Home visit in Haiti’s Central Plateau: Emory students interview locals to gain better understanding of mental health in rural Haiti
By Nayla Khoury*
Rosanna stood in the middle of a circle of benches, outside of Medishare’s compound in Casse; her hands were raised and waving. She was speaking about Jesus and to no one in particular. I asked Wilfred, our newly trained interpreter, to translate for us.
“She is talking about someone who is trying to kill her with a machete,” He told me. “She is praying to Jesus for the sick.”
I asked him to speak in the first person and to try to follow her speech, however rapid and rambling.
“She is not making any sense,” He told me. “She is fou.”
This was my first impression of Rosanna, a small and energetic 74-year-old woman whom we have begun to know over the past two weeks. In our effort to learn about mental illness in rural Haiti, “fou” or “crazy” is a term that we encountered early on.
Some people described fou as someone who does bizarre things, walks around with tattered clothes and talks to him or herself. I had seen quite a few people labeled as “fou,” who even Project Medishare nurses stayed away from, telling me that a “fou” could be dangerous. The western medical student in me wanted to translate this into a term I could understand; “fou” it seemed, referred to someone with severe mental illness, perhaps overt psychosis.
The next week, I accompanied Aimée, a public health student, on a home visit to Rosanna’s house. After the Medishare motorcycle could no longer navigate the rugged terrain, Juno, a local Haitian, led the way to Rosana’s house on foot. The walk to her house was beautiful; from this elevation, we could see the Thomonde River to our left. I saw fields surrounded by mountains to our right. Juno explained that he had worked on these fields in the past and that he knew Rosanna. He described her as a sweet old woman who likes to pray a lot. He denied that she had any mental illness.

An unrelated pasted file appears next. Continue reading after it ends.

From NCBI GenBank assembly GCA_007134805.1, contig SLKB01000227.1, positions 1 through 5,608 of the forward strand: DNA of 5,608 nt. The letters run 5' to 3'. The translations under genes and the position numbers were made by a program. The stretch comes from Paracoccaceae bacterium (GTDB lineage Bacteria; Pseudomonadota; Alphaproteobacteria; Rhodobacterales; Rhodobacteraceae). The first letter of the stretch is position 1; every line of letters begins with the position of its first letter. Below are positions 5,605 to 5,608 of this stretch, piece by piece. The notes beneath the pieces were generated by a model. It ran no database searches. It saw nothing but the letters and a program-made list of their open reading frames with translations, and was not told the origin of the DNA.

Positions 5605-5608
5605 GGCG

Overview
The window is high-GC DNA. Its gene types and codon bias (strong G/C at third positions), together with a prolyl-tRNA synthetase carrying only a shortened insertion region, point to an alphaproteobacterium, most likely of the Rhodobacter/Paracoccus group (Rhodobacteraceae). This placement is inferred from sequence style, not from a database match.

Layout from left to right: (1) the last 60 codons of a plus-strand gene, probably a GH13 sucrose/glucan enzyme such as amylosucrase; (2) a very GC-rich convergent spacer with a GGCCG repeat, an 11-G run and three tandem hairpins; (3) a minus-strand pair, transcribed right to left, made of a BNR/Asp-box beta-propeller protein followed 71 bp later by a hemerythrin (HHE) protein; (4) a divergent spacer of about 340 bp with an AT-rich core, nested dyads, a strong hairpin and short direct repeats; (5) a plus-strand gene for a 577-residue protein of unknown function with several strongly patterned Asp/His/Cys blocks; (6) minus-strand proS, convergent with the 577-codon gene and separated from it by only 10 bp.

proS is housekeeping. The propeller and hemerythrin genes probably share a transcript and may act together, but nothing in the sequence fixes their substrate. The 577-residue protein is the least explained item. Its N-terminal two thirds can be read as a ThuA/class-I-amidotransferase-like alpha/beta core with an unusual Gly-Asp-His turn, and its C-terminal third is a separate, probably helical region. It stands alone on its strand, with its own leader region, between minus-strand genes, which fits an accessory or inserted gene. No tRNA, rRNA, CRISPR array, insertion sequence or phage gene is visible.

After a 30-minute hike in the mountains of “Vingt-Cinc”, we turned right onto a skinny path that crossed a field. I could see Rosanna from afar, her body bouncing up as she walked toward us; she was carrying wooden chairs in her hands. She smiled broadly and kissed Aimée, Ken (our translator) and me on the cheek. Juno enveloped her in a hug, lifting her off the ground and swinging her tiny body. She squealed.
Rosanna introduced us to her son and grandson who lived next door, then took us on a tour of her house. We told her that her place was beautiful. She shook her head, saying, “Not when it rains.” She apologized for not having more to offer us and for the state of her small house.
Her house was certainly small; her bed was within arms’ reach of her kitchen table. Yet it was clearly a home. Outside of her house hung nicely arranged pots of purple plants. Her belongings were neatly organized: boxes were stored on wooden planks above her bed, every inch of her space well utilized. She showed us how she lined the walls with decorations, which consisted of many seemingly random magazine pages.
Afterwards, the four of us sat down under the mango tree next to her son’s house. Rosanna talked to us about her life. She explained that her role in the community is to pray for people. She spoke rapidly and with passion; from time to time, Ken was able to put a hand up to pause her in order to translate for us.
Rosanna explained that she first took Jesus into her life when her son was younger and had a sickness. She explained that a Loogau, a person who comes to take babies, caused her son’s sickness. Rosana discovered that she had special powers sent by Jesus that enabled her to detect the Loogau and throw away the bad spirit. She spoke of animals with wings and other stories we could not follow, even with our translator by our side.